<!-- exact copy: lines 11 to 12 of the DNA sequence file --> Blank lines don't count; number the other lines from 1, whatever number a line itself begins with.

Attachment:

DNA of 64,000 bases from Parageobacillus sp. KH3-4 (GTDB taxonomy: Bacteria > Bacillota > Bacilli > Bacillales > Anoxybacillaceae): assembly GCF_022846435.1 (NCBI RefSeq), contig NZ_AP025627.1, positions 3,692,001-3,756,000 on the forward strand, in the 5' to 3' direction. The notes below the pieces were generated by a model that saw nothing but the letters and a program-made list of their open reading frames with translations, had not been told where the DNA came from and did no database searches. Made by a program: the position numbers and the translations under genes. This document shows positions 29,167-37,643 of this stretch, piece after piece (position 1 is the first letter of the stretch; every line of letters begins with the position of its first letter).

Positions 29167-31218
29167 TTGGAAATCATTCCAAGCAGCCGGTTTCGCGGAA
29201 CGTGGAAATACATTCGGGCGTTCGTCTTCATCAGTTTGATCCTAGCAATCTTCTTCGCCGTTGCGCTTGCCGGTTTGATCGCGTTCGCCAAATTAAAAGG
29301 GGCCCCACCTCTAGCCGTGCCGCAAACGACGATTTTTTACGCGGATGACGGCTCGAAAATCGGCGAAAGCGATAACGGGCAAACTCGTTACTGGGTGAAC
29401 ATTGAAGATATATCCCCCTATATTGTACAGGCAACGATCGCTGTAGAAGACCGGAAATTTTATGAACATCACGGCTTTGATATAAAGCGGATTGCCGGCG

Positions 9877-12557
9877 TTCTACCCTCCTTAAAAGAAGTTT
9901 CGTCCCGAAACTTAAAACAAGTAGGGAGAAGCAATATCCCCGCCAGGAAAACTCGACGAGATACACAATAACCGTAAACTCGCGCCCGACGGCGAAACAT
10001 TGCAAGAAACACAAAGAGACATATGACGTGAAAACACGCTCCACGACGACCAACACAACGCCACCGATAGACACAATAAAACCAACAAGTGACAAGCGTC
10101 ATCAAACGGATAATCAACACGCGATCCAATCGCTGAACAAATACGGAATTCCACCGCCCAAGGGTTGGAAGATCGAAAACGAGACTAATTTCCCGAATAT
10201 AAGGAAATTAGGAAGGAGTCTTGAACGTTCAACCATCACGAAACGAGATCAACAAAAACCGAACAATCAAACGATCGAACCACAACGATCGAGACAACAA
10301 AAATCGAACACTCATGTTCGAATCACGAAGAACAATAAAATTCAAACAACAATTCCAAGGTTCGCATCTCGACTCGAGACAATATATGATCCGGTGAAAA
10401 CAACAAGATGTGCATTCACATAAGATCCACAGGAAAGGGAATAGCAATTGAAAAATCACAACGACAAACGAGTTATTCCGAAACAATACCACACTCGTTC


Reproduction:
10101 ATCAAACGGATAATCAACACGCGATCCAATCGCTGAACAAATACGGAATTCCACCGCCCAAGGGTTGGAAGATCGAAAACGAGACTAATTTCCCGAATAT
10201 AAGGAAATTAGGAAGGAGTCTTGAACGTTCAACCATCACGAAACGAGATCAACAAAAACCGAACAATCAAACGATCGAACCACAACGATCGAGACAACAA